Neoclassical economics as a utility function that represents a consumer's preference ordering over a choice set.
Joan Robinson criticized utility for being a circular concept:
"Utility is the quality in commodities that makes individuals want to buy them, and the fact that individuals want to buy commodities shows that they have utility"
This criticism is similar to that of the philosopher Hans Albert who argued that the ceteris paribus conditions on which the marginalist theory of demand rested rendered the theory itself an empty tautology and completely closed to experimental testing. In essence, demand and supply curve (theoretical line of quantity of a product which would have been offered or requested for given price) is purely ontological and could never been demonstrated empirically.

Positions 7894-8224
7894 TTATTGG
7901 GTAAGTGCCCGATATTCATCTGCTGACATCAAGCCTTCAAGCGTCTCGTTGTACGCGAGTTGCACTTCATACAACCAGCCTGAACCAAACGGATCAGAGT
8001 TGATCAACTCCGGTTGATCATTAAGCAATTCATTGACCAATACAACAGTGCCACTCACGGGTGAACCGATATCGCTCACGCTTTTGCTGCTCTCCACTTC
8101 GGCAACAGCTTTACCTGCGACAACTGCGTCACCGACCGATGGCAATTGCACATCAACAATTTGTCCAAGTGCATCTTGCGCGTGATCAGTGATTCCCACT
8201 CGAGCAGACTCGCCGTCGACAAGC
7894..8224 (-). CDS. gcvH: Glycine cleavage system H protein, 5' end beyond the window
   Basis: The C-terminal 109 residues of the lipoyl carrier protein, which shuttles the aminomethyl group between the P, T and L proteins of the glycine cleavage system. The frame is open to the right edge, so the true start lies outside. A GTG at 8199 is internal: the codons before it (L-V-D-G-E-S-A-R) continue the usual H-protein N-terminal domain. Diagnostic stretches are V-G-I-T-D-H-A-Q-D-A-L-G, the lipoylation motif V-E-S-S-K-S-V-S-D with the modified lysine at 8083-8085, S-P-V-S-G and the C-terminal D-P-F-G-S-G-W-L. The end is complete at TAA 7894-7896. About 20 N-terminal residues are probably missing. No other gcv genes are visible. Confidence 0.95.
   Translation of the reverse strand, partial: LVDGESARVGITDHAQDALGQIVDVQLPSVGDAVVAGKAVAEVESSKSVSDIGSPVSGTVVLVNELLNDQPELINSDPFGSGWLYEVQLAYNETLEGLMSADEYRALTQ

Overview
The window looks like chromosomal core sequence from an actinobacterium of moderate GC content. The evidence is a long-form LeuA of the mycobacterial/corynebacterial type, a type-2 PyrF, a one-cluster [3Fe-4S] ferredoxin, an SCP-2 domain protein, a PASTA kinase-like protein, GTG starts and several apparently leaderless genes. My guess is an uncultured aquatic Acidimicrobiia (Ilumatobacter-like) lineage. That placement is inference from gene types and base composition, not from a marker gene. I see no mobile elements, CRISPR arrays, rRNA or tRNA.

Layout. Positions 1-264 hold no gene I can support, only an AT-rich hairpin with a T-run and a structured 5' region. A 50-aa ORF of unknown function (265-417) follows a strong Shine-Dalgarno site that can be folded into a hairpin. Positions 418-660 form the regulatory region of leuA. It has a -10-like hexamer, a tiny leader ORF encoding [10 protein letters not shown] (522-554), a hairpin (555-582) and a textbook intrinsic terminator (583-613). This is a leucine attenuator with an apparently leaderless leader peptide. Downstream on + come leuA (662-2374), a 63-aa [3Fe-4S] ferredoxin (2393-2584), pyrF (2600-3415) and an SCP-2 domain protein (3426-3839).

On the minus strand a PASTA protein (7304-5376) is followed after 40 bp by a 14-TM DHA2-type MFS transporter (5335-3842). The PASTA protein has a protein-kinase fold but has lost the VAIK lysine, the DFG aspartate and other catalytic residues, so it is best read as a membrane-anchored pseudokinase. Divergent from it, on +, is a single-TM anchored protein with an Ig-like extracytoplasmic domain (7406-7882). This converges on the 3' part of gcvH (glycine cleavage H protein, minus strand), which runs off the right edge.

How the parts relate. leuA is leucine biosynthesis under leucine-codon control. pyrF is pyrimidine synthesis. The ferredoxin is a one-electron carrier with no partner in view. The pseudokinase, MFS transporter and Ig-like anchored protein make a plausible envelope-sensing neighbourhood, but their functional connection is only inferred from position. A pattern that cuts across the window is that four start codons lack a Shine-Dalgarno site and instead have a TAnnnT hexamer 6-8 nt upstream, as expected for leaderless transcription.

In my understanding, the neoclassical economics is based on utility. So if this concept is no testable, and circular, how neoclassical economics can explain anythings?
I'm not saying the system can not predict anythings, because if we record a lot of behaviors, we can certainly predict some behavior by comparing similar patterns (it's mainly the logic behind machine learning). But we should not call that a theory neither an explanation.
I end up with those interrogations:
As I'm exploring this question, and will add some content I stumble upon that I think add some context.